Betting strategies and tactics
Albert Einstein is reputed to have stated, “You cannot beat a roulette table unless you steal money from it”. Indeed as with all common casino games with each bet placed the player’s chances of winning decrease exponentially.
Over the years, many people have tried to beat the casino, and turn roulette – a game designed to turn a profit for the house – into one on which the player expects to win. Most of the time this comes down to the use of betting systems, strategies which say that the house edge can be beaten by simply employing a special pattern of bets, often relying on the “Gambler’s fallacy”, the idea that past results are any guide to the future (for example, if a roulette wheel has come up 10 times in a row on red, that red on the next spin is any more or less likely than if the last spin was black).
All betting systems when employed on casino edge games will result, on average, in the player losing money. In practice, players employing betting systems may win, and may indeed win very large sums of money, but the losses (which, depending on the design of the betting system, may occur quite rarely) will outweigh the wins. Certain systems, such as the Martingale, described below, are extremely risky, because the worst case scenario (which is mathematically certain to happen, at some point) may see the player chasing losses with ever bigger bets until he runs out of money.
At least in the 1930s, some professional gamblers were able to consistently gain an edge in roulette by seeking out rigged wheels (not difficult to find at that time) and betting opposite the largest bets.
Whereas betting systems are essentially an attempt to beat the fact that a geometric series with initial value of 0.95 (American roulette) or 0.97 (European roulette) will inevitably over time tend to zero, engineers instead attempt to overcome the house edge through predicting the mechanical performance of the wheel, most notably by Joseph Jagger at Monte Carlo in 1873. These schemes work by determining that the ball is more likely to fall at certain numbers, and if sufficiently good will raise the return of the game above 100%, defeating the betting system problem.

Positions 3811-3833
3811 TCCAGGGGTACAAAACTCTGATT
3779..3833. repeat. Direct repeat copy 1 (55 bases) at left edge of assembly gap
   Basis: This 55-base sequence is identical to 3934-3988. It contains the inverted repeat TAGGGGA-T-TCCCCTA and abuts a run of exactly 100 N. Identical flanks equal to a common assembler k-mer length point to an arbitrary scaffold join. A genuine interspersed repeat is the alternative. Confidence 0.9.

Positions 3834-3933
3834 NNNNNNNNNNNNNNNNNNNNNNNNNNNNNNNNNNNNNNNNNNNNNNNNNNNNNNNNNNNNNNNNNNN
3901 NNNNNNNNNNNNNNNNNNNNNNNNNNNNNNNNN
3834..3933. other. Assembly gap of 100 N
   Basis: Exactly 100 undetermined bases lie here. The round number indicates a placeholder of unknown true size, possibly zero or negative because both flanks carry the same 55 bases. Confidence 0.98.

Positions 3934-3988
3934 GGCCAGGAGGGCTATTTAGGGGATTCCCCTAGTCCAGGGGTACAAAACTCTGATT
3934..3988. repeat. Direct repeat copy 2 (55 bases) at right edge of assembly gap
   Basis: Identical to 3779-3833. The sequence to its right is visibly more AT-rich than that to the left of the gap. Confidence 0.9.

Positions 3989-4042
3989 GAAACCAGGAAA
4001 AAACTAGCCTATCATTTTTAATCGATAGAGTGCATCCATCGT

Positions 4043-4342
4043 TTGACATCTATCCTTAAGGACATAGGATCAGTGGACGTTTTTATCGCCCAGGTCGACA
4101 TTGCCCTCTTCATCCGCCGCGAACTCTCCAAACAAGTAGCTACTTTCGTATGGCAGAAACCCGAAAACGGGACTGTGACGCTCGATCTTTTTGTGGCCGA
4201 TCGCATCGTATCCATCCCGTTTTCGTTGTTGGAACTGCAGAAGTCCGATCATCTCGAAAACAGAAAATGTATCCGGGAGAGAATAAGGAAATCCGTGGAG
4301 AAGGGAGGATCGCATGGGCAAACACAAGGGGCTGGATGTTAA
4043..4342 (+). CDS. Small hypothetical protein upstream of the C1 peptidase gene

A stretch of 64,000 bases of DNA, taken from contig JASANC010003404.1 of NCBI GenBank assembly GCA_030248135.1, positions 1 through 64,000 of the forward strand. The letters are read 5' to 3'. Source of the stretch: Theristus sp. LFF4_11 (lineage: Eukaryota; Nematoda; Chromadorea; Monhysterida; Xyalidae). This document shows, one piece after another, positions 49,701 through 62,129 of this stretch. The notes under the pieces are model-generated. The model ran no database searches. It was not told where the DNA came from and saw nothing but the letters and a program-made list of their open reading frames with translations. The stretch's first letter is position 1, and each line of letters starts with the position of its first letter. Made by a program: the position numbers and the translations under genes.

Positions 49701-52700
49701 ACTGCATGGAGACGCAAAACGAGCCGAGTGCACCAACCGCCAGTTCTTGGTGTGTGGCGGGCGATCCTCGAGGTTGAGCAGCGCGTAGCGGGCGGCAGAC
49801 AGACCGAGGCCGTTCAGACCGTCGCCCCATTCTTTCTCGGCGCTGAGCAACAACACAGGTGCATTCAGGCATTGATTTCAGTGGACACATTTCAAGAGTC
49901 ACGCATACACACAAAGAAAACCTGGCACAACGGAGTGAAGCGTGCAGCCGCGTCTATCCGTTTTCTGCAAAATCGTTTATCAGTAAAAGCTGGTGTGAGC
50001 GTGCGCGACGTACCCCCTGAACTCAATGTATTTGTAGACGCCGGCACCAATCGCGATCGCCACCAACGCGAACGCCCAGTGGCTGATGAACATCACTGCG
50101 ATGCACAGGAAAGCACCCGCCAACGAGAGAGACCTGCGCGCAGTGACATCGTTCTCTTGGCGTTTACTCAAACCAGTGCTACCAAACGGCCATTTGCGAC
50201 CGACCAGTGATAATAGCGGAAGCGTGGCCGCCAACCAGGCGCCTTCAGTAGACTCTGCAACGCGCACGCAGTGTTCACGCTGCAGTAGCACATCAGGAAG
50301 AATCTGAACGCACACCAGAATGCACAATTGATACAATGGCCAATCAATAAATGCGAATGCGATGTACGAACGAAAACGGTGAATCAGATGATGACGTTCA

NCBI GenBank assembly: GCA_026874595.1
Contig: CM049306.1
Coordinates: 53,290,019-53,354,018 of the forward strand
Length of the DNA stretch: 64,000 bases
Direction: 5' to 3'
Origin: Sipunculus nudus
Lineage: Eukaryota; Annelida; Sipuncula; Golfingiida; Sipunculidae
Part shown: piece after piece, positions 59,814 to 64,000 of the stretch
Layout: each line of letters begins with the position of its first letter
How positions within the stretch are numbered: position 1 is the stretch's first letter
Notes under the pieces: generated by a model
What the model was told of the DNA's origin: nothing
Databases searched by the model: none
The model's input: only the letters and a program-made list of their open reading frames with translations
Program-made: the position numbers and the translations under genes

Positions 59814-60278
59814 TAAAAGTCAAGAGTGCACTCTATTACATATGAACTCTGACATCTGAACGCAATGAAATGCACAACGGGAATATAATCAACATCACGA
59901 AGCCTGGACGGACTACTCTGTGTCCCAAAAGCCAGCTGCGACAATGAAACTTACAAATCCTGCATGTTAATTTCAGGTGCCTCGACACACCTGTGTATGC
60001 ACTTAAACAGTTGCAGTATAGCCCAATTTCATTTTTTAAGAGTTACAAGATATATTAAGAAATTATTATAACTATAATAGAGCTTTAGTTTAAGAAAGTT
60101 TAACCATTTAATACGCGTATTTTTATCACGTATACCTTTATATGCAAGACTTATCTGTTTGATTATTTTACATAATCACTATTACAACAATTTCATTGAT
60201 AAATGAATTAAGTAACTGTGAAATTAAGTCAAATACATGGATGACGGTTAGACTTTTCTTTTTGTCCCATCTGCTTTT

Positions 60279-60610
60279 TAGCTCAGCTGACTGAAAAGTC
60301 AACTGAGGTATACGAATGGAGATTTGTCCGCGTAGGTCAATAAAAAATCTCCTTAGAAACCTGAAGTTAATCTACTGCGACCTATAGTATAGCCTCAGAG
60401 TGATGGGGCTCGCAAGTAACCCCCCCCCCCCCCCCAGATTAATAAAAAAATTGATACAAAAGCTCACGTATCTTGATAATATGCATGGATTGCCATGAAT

In the early 1990s, Gonzalo Garcia-Pelayo believed that casino roulette wheels were not perfectly random, and that by recording the results and analysing them with a computer, he could gain an edge on the house by predicting that certain numbers were more likely to occur next than the 1-in-36 odds offered by the house suggested. This he did at the Casino de Madrid in Madrid, Spain, winning 600,000 euros in a single day, and one million euros in total. Legal action against him by the casino was unsuccessful, it being ruled that the casino should fix its wheel.
To prevent exploits like these, the casinos monitor the performance of their wheels, and rebalance and realign them regularly to try to keep the result of the spins as uniform as possible.
In 1982, several casinos in Britain began to lose large sums of money at their roulette tables to teams of gamblers from the USA. Upon investigation by the police, it was discovered they were using a legal system of biased wheel-section betting. As a result of this, the British roulette wheel manufacturer John Huxley manufactured a roulette wheel to counteract the problem.
The new wheel, designed by George Melas, was called “low profile” because the pockets had been drastically reduced in depth, and various other design modifications caused the ball to descend in a gradual approach to the pocket area. In 1986, when a professional gambling team headed by Billy Walters won $3.8 million using the system on an old wheel at the Golden Nugget in Atlantic City, every casino in the world took notice, and within one year had switched to the new low-profile wheel.